In less than a month from now, America — and the world — will mark the golden anniversary of the first Moon landing. On July 20, at the Smithsonian’s National Air and Space Museum in Washington, a countdown at 10:56pm will mark 50 years to the precise time Neil Armstrong set foot on the lunar surface.
Greenwich Mean Time does not mean anything to astronauts, they follow Ground Elapsed Time (the time from 00:00:00 at launch). In his memoir, Return to Earth, Buzz Aldrin, the second human on the moon, writes: “Few things are less necessary when walking around on the moon than knowing what time it is in Houston, Texas.” But since he was into watches Aldrin decided to strap the Omega Speedmaster “onto my right wrist around the outside of my bulky spacesuit.” (In case you are wondering about Armstrong’s Speedie on the Apollo 11 mission, he left his watch inside the lunar module as a back-up to an onboard timer.) That was how a legend was born, and deservedly so, and the Speedmaster, which has been part of six moon landings and every manned space flight undertaken by the USA since then, is as seminal a timepiece as, say, the Rolex Oyster or the Jaeger LeCoultre Reverso.
Like many iconic watches, the Speedmaster has also not changed much over time. Before it became
the moon watch, though, it was a sports chronograph, and found favour with engineers and especially racing car drivers who loved the fixed bezel that showed the tachymetre scale. This innovation made it easier for them to read speed when at the wheel as opposed to other chronographs that displayed the tachymetre tracks on the dial. The Speedmaster’s association with space began long before John F Kennedy’s Apollo 11 mission. Five years earlier, in 1964, Nasa had put out word that it was looking for a watch – wrist-worn chronographs – it could bank on for space missions. Four watchmakers responded, among them were Longines, Hamilton, Rolex and Omega. The timepieces submitted by the watchmakers were put through punishing tests, and these included high and low temperature tests (from 93 degrees Centigrade to -18 degrees Centigrade) for extended periods of time; and shock tests, in which the watches were subjected to six shocks of 40 Gs, each of 11 milliseconds, in six different directions. The watches were also ‘accelerated’ linearly from 1G to 7.25Gs in 333 seconds; and also underwent an ‘oxygen atmosphere’ test, in which, according to Nasa, the watches would be “placed in an atmosphere of 100 percent oxygen at a pressure of 5.5 pound per square inch”. Nasa’s aerospace engineer James Ragan, who was in charge of the tests, later said, “Even I was surprised I could get any watches through those tests…It was the most extreme testing you could do to a piece of hardware.”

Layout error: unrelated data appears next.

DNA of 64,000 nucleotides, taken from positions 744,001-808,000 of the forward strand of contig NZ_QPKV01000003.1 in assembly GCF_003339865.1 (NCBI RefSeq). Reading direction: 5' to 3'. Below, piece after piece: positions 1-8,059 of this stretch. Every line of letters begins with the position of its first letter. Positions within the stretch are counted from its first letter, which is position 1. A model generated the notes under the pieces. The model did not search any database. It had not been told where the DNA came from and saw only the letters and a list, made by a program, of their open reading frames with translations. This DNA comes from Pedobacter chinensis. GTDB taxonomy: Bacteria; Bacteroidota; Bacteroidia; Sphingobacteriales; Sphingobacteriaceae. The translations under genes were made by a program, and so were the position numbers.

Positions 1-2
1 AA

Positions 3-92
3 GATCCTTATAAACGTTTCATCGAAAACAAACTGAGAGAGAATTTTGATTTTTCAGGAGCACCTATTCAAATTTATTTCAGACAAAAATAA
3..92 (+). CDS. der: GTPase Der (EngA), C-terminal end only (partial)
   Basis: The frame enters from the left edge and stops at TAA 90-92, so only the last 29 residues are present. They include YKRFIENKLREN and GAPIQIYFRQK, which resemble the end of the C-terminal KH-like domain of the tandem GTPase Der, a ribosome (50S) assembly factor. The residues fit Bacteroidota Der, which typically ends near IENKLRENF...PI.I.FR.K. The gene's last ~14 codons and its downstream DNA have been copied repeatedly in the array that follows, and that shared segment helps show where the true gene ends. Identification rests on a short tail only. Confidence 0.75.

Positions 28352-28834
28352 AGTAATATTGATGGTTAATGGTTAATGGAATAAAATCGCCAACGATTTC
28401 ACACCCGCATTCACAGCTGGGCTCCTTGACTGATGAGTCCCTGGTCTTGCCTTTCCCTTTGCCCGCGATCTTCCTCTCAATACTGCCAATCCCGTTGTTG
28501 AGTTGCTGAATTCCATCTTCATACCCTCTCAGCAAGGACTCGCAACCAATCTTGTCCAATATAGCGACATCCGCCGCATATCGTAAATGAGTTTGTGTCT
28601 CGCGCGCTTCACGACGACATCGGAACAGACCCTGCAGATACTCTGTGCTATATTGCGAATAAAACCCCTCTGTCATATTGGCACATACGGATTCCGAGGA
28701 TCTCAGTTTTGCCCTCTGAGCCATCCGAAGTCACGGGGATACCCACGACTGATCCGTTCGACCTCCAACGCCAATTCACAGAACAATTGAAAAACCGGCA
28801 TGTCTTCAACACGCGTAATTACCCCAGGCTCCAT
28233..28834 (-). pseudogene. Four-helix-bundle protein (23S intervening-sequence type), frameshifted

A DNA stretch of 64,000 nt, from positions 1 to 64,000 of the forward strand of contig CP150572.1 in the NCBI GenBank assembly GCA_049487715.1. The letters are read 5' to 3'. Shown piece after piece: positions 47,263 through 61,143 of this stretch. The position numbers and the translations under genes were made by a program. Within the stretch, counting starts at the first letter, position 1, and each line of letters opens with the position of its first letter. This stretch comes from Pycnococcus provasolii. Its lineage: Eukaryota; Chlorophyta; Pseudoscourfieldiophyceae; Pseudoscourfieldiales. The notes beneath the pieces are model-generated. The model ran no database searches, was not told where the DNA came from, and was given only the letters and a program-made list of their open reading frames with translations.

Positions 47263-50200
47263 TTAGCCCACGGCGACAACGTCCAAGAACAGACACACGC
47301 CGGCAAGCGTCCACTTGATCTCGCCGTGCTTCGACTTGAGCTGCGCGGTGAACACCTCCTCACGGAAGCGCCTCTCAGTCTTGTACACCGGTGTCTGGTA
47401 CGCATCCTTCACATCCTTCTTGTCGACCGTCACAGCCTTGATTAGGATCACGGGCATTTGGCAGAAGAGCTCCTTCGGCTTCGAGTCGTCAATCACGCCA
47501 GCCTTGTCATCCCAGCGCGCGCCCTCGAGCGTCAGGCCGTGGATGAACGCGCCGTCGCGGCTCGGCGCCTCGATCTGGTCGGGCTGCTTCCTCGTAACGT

The only watch to emerge unscathed was the Speedmaster Professional,
Lens Position: 3576
which was declared “Flight Qualified for All Manned Space Missions in March 1965.
This year, Omega has launched two timepieces to celebrate the golden anniversary of the Moon landing. The first is an 18K gold Speedmaster that is based on the watches presented by Omega to the Apollo 11 astronauts on their return to Earth. The watch is powered by the watchmaker’s Master Chronometer Calibre 3861, which, Omega says, is a descendant of the movement that went to the Moon. The other more recent release is a stainless steel edition, which features a laser-engraved image of Aldrin climbing down to the lunar surface on the the 9 o’clock subdial. The timepiece costs about Rs 6.6 lakh, and is limited to 6,969 watches.
The writer works on content strategy at Haymarket SAC
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